Re-Imagining the Lost Identity: Walid Raad’s Archive Project – The Atlas Group

    • Presentation speakers
      • Jong Chul Choi, Miyazaki International College, Japan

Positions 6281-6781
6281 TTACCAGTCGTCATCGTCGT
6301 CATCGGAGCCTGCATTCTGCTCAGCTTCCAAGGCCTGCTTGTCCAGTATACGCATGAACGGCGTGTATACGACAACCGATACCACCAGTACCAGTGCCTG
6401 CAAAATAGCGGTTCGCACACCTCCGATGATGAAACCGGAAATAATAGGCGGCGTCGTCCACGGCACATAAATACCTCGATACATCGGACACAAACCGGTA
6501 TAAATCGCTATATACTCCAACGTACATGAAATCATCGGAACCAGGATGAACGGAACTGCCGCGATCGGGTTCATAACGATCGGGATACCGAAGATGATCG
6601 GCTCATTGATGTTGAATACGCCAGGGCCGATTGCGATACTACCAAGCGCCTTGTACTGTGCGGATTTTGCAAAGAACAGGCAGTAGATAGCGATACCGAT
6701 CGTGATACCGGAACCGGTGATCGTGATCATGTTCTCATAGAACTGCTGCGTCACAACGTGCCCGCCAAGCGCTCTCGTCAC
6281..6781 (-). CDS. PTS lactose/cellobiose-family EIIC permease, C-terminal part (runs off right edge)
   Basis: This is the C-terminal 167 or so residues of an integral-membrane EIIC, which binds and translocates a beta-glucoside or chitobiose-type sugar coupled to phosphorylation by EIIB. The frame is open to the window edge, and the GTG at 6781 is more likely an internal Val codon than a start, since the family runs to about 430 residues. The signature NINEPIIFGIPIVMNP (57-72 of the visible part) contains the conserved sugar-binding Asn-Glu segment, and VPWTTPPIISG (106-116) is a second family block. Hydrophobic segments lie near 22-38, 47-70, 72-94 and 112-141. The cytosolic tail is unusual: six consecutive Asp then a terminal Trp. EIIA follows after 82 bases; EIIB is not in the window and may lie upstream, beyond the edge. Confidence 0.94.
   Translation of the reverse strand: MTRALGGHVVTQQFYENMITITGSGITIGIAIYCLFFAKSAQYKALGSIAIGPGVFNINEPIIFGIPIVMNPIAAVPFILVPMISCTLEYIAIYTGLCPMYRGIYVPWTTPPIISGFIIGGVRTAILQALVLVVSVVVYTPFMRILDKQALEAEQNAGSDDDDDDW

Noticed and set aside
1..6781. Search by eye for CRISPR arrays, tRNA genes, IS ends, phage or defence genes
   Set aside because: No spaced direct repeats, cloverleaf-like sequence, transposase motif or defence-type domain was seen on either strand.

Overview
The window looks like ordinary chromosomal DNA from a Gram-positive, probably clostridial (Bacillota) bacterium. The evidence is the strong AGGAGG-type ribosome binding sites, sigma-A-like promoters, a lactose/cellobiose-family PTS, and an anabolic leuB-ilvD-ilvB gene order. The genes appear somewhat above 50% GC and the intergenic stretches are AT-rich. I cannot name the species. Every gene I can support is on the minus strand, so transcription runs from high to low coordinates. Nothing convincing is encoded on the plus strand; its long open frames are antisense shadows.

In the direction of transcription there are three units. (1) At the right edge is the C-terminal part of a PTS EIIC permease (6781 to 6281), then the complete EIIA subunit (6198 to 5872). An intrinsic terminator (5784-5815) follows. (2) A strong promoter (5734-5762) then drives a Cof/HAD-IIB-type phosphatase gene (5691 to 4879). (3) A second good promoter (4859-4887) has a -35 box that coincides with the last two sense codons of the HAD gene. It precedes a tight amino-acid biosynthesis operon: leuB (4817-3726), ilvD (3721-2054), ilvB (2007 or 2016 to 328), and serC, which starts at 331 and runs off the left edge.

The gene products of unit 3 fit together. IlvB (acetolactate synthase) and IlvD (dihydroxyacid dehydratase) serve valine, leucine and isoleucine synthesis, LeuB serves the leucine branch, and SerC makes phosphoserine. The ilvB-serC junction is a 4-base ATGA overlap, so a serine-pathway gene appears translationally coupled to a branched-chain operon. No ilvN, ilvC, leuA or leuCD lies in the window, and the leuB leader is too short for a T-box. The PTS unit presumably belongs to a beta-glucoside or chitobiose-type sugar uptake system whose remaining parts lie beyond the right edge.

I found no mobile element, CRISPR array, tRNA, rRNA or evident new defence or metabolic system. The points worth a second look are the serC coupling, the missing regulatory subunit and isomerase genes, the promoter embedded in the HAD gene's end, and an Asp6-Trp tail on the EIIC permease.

The contemporary political disasters, such as global terrorism and wars in the Middle East, involve issues of symbolic terrorization (Jean Baudrillard), erosion of the other’s bio-political identity (Giorgio Agamben), and hysteric antagonism against cultural (visual) intervention (Judith Butler). While these issues bring about a plight of the visual, they also call for a radical reconsideration in the mode of visual communication. Recently, such rethinking has been made by documentary’s new transformation into a hybrid politico-aesthetic form, whose subtle use of pictoriality, theatricality and visual simulacra appear to maximize the communicability of the socio-political agenda without diminishing aesthetic potentiality. Creatively playing on the limits of objectivity and authenticity – the very cliché of documentary per se – this ‘post-documentary’ practice offers a new possibility of political art that can compromise between documentary’s ethical validity and aesthetic creativity. A Lebanese-American artist Walid Raad, best known for his one-man project, “the Atlas Group,” provides a useful illustration of this new documentary trend. The Atlas Group is a fictional foundation and an archive project founded in 1999 and it has been presented in several high-profile art venues including the Moscow Biennial of Contemporary art (2011), Seoul International Biennial of Media Art (2010), Sydney Biennial (2006), Venice Biennial (2003), Documenta 11 (2002), and Whitney Biennial (2002). Although all the images in Raad’s archive seem to be a truthful documentation of Lebanon’s painful history, they are in fact a fictional construction created by Raad himself. In the fictions of the Atlas Group which shake up our customary view of the Arab world, the conventional divisions between the subject and the other, between fact and fiction, and between intellectuality and sensibility, become dissipated. At this moment, the other’s disastrous political reality produces various sensible echoes in which the invisible identity of the other finds its sensible body, phantasmagoric yet recognizable. With this echo of the sensible, I will argue, the singularity of documentary expands towards the multiplicity of art, as a possibility for the emancipation of the invisible.